Wuhan virus: 15 people refused entry into Singapore following new travel restrictions

In a photo taken on Jan 22, Changi Airport staff screen passengers for possible Wuhan virus infection symptoms as they arrive in Singapore.
In a photo taken on Jan 22, Changi Airport staff screen passengers for possible Wuhan virus infection symptoms as they arrive in Singapore.ST PHOTO: DESMOND FOO

SINGAPORE - Fifteen travellers have been refused entry into Singapore in the thirteen hours since travel restrictions on those who with recent travel history to China kicked in late on Saturday (Feb 1).

The restrictions took effect at 11.59pm on Saturday, and the Immigration and Checkpoints Authority (ICA) said that 15 have been rejected as of 1pm on Sunday.

"They comprise one Spanish, one British, one Malaysian, two US, five PRC and five Indian passport holders, due to either their travel histories to mainland China in the last 14 days, or suspension of visa facilities," the ICA said.

The Government had announced on Friday that all travellers arriving from mainland China who had been there in the past 14 days will be barred from entering or transiting in Singapore as the nation ramps up measures to keep the Wuhan coronavirus at bay.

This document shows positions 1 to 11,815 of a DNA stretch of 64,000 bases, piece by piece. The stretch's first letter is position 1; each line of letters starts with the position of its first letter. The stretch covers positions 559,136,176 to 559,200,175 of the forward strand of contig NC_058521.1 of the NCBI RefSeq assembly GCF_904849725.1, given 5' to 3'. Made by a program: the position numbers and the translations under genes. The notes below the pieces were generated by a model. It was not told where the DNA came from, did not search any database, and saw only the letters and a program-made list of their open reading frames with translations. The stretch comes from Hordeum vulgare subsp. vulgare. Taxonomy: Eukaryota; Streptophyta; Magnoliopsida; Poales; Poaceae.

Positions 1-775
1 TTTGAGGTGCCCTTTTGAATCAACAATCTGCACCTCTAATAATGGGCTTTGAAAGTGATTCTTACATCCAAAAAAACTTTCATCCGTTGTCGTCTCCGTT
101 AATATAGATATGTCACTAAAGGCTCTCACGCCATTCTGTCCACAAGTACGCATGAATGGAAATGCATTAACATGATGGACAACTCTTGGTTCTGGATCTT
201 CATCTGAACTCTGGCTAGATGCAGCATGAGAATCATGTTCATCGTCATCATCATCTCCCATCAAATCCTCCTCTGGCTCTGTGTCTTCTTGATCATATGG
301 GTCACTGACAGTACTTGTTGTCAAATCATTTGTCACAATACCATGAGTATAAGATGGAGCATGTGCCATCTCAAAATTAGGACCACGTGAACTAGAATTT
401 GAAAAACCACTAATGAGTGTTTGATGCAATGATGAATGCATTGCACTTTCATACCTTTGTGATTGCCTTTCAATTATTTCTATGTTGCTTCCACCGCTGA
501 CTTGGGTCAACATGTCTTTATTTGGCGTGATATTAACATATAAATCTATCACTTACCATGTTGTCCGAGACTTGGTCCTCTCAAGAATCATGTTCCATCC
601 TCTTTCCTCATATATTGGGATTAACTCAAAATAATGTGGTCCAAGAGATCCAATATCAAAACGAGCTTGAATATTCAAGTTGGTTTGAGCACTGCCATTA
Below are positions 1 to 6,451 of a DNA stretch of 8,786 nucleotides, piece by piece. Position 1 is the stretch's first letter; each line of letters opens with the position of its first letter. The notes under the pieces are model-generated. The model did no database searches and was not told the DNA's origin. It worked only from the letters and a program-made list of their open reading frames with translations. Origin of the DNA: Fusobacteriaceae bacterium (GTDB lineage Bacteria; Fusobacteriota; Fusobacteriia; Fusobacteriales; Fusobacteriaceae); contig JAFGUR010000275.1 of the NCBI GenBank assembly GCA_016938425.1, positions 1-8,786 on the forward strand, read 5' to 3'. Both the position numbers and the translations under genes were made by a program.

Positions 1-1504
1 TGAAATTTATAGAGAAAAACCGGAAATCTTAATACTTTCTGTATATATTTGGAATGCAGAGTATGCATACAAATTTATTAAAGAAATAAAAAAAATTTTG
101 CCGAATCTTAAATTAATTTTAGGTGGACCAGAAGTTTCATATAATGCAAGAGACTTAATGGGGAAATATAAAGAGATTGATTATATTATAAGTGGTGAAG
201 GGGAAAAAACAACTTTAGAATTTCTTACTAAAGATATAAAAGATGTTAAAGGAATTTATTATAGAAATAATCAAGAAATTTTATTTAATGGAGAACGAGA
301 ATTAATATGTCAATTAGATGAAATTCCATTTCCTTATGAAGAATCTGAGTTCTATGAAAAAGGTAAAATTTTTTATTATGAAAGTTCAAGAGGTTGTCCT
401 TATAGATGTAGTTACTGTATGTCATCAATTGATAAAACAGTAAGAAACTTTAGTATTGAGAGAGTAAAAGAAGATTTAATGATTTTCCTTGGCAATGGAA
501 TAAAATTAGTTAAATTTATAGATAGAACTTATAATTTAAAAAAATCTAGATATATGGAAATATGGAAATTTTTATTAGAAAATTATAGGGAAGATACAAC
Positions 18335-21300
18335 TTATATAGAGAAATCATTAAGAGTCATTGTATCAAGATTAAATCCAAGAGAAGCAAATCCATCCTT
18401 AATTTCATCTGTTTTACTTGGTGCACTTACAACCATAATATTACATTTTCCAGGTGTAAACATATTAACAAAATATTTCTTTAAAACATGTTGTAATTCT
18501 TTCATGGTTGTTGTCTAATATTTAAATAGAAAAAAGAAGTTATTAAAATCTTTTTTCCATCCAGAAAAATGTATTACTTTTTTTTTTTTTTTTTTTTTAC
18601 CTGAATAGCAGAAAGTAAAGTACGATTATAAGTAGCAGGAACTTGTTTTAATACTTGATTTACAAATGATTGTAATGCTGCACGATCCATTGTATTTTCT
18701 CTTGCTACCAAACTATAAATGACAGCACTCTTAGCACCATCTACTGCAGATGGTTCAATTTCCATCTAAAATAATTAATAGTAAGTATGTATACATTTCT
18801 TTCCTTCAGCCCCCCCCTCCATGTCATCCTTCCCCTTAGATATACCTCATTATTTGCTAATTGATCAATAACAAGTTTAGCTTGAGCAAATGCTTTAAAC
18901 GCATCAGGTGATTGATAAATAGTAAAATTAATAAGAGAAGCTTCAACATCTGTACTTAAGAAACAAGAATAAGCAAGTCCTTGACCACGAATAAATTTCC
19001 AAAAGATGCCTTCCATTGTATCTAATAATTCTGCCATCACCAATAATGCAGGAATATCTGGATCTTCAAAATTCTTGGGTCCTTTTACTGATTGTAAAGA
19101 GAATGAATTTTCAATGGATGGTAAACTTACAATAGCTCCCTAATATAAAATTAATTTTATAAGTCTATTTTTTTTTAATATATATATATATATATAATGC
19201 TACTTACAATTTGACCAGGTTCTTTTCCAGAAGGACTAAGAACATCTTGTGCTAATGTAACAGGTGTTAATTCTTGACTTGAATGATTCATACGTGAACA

The virus, known as 2019-nCov, has infected more than 14,000 and killed more than 300 worldwide as of Sunday.

Speaking on the sidelines of a visit to Changi Airport to interact with customs officials and auxiliary police officers on Sunday, Minister for Home Affairs and Law K. Shanmugam said Singapore had to put in place travel restrictions due to the circumstances of the country.

One main reason was due to Singapore’s small size and its corresponding dense population, he said.

“We know that the virus has spread to other parts of China, how much we don’t know, so people could come, and if it comes, the spread in Singapore, with such an intense density can be quite substantial,” said Mr Shanmugam.

“I am sure the Chinese government don’t want it, and we don’t want it. Our primary duty is to make sure Singaporeans are safe and our quarantine facilities are limited, our medical facilities can be easily stretched.”

The ICA said that the travel restrictions do not apply to Chinese nationals who are already in Singapore. For Chinese nationals who want to extend their social visit passes (SVPs), their applications will be assessed based on prevailing guidelines, it said.

It added that as of Saturday, it has approved more than 50 applications from Chinese passport holders to extend SVPs since the announcement of suspensions of new visas on Friday.

 
 

"We are agreeable to extend their stay because, for example, a Chinese visitor who had been granted entry into Singapore earlier, and was granted 30 days' stay, when they apply for an extension, would have been in Singapore for more than 14 days, and there is therefore less risk that they would be carrying the 2019-nCoV, as compared to others who may still be in China," the ICA added.